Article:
Abscisic acid has contrasting effects on salt excretion and polyamine concentrations of an inland and a coastal population of the Mediterranean xero-halophyte species Atriplex halimus

A Ben Hassine, M E Ghanem, S Bouzid, S Lutts
Annals of Botany 2009, 104 (5): 925-36

BACKGROUND AND AIMS: Different populations of the Mediterranean xerohalophyte species Atriplex halimus exhibit different levels of resistance to salt and osmotic stress depending on the nature of the osmocompatible solute they accumulate. There is, however, no conclusive description of the involvement of abscisic acid (ABA) in the plant response to NaCl or osmotic stress in this species.

METHODS: Seedlings issued from an inland water-stress-resistant population (Sbikha) and from a coastal salt-resistant one (Monastir) were exposed in nutrient solutions to NaCl (40 or 160 mm) or to 15 % PEG for 1 d and 10 d in the presence or absence of 50 microm ABA.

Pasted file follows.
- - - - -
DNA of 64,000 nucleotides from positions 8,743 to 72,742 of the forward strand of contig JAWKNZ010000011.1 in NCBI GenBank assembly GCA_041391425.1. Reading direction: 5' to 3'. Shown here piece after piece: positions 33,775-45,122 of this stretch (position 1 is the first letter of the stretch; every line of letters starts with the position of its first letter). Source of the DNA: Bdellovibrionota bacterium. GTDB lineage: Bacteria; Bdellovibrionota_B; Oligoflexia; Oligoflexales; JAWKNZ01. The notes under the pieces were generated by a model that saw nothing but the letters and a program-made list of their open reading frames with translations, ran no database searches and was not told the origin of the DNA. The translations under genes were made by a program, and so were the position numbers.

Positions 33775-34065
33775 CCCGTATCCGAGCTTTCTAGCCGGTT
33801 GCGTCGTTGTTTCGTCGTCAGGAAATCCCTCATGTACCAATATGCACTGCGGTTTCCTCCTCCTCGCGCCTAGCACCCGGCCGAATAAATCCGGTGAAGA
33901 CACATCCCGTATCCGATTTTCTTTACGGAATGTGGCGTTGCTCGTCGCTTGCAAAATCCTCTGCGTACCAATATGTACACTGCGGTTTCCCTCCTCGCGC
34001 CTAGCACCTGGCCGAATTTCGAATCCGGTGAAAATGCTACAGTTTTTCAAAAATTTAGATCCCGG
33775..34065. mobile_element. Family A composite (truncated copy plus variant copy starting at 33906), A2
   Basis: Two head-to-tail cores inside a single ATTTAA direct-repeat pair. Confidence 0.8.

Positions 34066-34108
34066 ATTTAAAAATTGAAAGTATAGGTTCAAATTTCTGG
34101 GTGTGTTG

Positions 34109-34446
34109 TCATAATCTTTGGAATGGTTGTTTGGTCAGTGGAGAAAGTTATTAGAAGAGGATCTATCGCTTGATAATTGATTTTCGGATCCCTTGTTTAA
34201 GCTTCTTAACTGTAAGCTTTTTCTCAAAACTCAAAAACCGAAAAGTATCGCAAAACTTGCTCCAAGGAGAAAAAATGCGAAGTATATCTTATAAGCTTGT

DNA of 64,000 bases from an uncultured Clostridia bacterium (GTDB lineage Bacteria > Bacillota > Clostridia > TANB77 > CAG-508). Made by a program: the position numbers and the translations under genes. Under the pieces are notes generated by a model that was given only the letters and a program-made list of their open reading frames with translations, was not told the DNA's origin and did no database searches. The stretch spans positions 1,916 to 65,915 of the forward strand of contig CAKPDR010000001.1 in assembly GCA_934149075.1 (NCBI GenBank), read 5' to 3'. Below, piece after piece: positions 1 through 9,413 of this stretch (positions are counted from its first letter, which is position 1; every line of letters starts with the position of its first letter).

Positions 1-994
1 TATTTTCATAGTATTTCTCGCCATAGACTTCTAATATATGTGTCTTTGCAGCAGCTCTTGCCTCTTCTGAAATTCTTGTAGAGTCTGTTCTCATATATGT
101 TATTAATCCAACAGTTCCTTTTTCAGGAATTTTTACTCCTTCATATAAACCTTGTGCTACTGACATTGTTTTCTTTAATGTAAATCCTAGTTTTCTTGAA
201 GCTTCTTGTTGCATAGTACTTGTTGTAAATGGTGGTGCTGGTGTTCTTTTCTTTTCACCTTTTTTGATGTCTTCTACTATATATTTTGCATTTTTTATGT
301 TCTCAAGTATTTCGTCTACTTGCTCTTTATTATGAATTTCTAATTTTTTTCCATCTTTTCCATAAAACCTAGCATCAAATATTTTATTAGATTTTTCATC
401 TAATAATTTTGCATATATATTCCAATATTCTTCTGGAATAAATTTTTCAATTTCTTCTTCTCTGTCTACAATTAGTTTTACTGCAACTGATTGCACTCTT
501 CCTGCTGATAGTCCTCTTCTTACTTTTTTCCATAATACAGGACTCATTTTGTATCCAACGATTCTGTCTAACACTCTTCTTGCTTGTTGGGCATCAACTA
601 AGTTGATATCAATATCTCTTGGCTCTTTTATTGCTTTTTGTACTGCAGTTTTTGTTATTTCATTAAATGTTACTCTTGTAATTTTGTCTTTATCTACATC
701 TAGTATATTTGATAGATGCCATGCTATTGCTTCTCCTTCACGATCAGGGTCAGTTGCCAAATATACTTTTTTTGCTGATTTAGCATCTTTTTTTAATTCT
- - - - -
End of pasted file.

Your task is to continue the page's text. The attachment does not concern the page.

KEY RESULTS: Plants from Sbikha accumulated higher amounts of ABA in response to osmotic stress than those of Monastir, while an opposite trend was recorded for NaCl exposure. Exogenous ABA improved osmotic stress resistance in Monastir through an improvement in the efficiency of stomatal conductance regulation. It also improved NaCl resistance in Sbikha through an increase in sodium excretion through the external bladders. It is suggested that polyamines (spermidine and spermine) are involved in the salt excretion process and that ABA contributes to polyamine synthesis as well as to the conversion from the bound and conjugated to the free soluble forms of polyamine. Proline accumulated in response to osmotic stress and slightly increased in response to ABA treatment while glycinebetaine accumulated in response to salinity and was not influenced by ABA.

CONCLUSIONS: It is concluded that ABA is involved in both salt and osmotic stress resistance in the xerohalophyte species Atriplex halimus but that it acts on different physiological cues in response to those distinct environmental constraints.

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